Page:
It's one thing for a teacher to ask students to Twitter.

But, publishing companies could ask students to respond to powerful questions related to important content, using Twitter. Publishers could set up their own unique terms that students could include in responses to specific questions. Content experts could be asked to weigh in on these discussions, as well. All of the sudden, academic dialogue would extend well beyond the classroom walls.

CNN does it. Why can't you?

Monday, March 2, 2009

Publishing in a World of Free

My Prediction: Chris Anderson, editor of Slate Magazine and author of The Long Tail: Why the Future of Business is Selling Less of More, is about to reach the New York Time's best sellers list again, with the upcoming publication of his book, Free, set to be released in a few months. Anderson has already published a series of articles and blog posts in which he argues the price of many goods is dropping to zero. As you know, newspaper content is now free. Blogs are free. So, too, the information contained in textbooks has become less and less expensive.

If you don't believe me, just read this article from Edutopia. The author Tamim Ansary writes, "I got a hint of things to come when I overheard my boss lamenting, "The books are done and we still don't have an author! I must sign someone today!" The educational publishing industry may fast be moving to an age when the author of a textbook doesn't really matter, as long as the quality of content is present. When it comes to quality - non-fiction content, particularly much of math, social studies and English/language arts, changes little. So, the content should be very inexpensive. It can be "Free."

So, the question is, how are publishers going to make money in the second decade of the Twenty First Century and beyond?

One school of thought suggests that publishing companies can offer their content at little cost and charge for professional development activities. Perhaps!!

But, I much prefer the possibility that content alone will cost very little. But content (i.e., written prose) has never been and will never be the core of a learning experience. Instead, the value of content is comparable to a students ability to engage with the content. Engagement that demands critical and creative thinking about important ideas is inherently more valuable than other content.

Engagement is not free ... Developing Twenty First Century Engagement comes at a cost!!

Sunday, March 1, 2009

The Kindle - What Does it Mean?

Are you familiar with Amazon's Kindle, the electronic reader? Did you know that they just released the second edition? Several days ago, I asked my friend, Steve Hargadon, why anybody would buy a Kindle if they had a smart phone. Steve replied that the text on the Kindle has a much higher resolution than a smart phone. Furthermore, the Kindle's shape resembles a book much more than a smart phone.

The new Kindle is still expensive at $359.00. But, consider the features of the Kindle.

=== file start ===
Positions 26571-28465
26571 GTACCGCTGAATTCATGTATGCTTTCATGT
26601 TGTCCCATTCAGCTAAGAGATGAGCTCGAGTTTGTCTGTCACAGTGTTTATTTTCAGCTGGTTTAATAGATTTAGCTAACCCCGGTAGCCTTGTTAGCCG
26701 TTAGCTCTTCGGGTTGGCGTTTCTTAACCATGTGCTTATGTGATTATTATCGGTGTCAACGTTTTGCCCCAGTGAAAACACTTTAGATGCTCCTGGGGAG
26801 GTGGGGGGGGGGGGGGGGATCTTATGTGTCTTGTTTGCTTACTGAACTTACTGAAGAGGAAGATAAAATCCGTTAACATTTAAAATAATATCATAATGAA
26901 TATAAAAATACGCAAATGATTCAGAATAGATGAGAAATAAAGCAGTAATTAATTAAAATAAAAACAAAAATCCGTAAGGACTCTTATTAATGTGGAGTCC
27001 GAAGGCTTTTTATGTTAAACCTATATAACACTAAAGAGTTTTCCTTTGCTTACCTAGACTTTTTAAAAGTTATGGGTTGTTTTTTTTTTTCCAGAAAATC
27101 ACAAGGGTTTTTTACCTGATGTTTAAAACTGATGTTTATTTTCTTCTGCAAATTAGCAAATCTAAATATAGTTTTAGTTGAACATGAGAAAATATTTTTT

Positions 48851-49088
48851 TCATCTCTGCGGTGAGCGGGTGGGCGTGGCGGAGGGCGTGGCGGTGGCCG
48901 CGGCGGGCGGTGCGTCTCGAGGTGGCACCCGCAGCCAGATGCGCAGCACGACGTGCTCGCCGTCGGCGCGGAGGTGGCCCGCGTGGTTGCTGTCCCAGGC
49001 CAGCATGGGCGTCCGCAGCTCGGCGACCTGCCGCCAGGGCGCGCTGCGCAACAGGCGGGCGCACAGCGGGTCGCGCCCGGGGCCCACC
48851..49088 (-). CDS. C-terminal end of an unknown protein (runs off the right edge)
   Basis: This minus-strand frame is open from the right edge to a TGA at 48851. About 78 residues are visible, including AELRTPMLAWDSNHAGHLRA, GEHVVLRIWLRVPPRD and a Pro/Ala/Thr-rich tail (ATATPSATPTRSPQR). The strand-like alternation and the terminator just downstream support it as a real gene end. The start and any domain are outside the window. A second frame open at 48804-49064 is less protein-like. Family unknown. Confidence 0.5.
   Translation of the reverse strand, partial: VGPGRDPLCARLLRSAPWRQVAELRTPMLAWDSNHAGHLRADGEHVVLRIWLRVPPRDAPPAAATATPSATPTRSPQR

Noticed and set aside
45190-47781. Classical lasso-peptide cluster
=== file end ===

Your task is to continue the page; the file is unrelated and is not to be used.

A. It can store 1500 books at one time.
B. Readers can highlight texts and add annotations.
C. Readers can easily look up difficult words
D. Readers can choose between several different styles of font and text size.


Keep this information about Kindles in mind and now consider the weight of many traditional school textbooks. During the months of December and January I was working on a contract that required me to carry around two large social studies textbooks. I might not be really strong - but my bag was uncomfortably heavy. I'm a healthy adult but consider the backs of children and young adolescents who must carry textbooks. Why should they have to do this?

Do you know any children that have ever lost textbooks or left books that they need in school? Publishing companies and schools could most certainly work out deals with Amazon and other companies that would allow students to access books both at home and at school. (These books could be accessed on Amazon's Kindle, smart phones, or even computers.) My point: there's no need to lose textbooks or forget them at school anymore. (How many teachers have to send students back to their lockers to fetch textbooks that they forgot to bring to class? I suspect most teachers would be happy to avoid this aspect of classroom management.)


So, now, if you are anything like me, you are probably asking, so how can publishing companies make money with this model?

Publishing companies could likely make either as much money or more money selling digital books that could be read on smart phones or Kindles. After all, how often does a typical school district currently purchase textbooks? These districts don't have to purchase books every year because they use the same book from year to year. A publishing company can't make a physical book disappear. However, using innovative Digital Rights Management systems, publishing companies could make digital books expire after a set amount of time. So, each year schools would have to repurchase access rights. (Likely, rights for a year of access would cost less money than a textbook. But, over multiple years, the publishing company could generate an equal amount of revenue.)